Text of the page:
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Verizon explains locked bootloader stance in letter to FCC

Dan Graziano
March 2nd, 2012 at 12:30 AM

In a response to the FCC following a formal complaint, Verizon Wireless has outlined the company’s policy on locked bootloaders. An irate Droid-Life reader became fed up with the carrier’s consistent locking of bootloaders on its flagship devices and decided to file a complaint with the Federal Communications Commission. The reader claimed Verizon’s policy was in violation of the “Block C license,” an agreement the company made when it purchased its 700MHz LTE spectrum. Within the agreement, it is stated that Verizon should not be allowed to “lock a phone,” which many interpreted as a statement that should include a phone’s bootloader. Read on for more and a copy of Verizon’s letter.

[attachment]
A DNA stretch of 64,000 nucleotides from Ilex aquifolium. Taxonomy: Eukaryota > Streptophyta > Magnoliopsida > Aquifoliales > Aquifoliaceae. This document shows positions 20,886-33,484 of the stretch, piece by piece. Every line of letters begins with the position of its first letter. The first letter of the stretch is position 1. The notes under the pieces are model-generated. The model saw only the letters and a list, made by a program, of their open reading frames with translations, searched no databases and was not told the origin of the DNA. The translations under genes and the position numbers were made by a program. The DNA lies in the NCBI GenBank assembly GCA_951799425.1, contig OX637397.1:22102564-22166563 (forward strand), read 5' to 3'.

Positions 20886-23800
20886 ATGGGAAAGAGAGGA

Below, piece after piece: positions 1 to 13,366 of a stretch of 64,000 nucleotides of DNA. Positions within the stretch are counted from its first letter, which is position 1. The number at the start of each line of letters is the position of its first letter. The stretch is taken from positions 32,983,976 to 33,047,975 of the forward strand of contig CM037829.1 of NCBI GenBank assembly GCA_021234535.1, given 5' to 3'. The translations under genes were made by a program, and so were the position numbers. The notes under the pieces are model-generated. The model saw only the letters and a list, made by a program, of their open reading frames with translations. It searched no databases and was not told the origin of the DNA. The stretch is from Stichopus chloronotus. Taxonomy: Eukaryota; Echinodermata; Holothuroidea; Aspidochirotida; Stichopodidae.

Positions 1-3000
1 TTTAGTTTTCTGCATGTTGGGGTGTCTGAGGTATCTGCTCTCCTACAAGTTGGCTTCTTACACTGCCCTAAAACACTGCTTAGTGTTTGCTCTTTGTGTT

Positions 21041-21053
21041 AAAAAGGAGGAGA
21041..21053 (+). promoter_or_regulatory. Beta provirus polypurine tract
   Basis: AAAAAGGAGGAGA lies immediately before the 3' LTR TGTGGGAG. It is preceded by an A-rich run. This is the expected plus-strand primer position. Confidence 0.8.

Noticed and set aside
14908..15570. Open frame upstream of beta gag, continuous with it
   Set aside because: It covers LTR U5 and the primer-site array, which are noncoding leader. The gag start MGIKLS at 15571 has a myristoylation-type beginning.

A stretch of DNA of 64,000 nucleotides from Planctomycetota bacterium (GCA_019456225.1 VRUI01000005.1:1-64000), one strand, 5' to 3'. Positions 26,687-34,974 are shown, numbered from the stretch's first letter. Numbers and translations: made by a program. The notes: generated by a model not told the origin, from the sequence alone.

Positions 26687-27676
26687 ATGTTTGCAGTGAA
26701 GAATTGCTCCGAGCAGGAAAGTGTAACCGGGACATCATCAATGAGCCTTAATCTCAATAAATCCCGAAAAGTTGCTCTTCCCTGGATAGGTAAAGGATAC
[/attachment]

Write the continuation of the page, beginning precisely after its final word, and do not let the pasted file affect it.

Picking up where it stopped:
Verizon claims that it “has established a standard of excellence in customer experience with our branded devices” and “an open bootloader could prevent Verizon Wireless from providing the same level of customer experience and support because it would allow users to change the phone or otherwise modify the software and potentially, negatively impact how the phone connects with the network.” The carrier’s policy is to provide the best solution “for as many customers as possible” and as we’ve suggested, most consumers likely don’t care about rooting, ROMs or the concept of being “open.” They just want a sleek smartphone that works.


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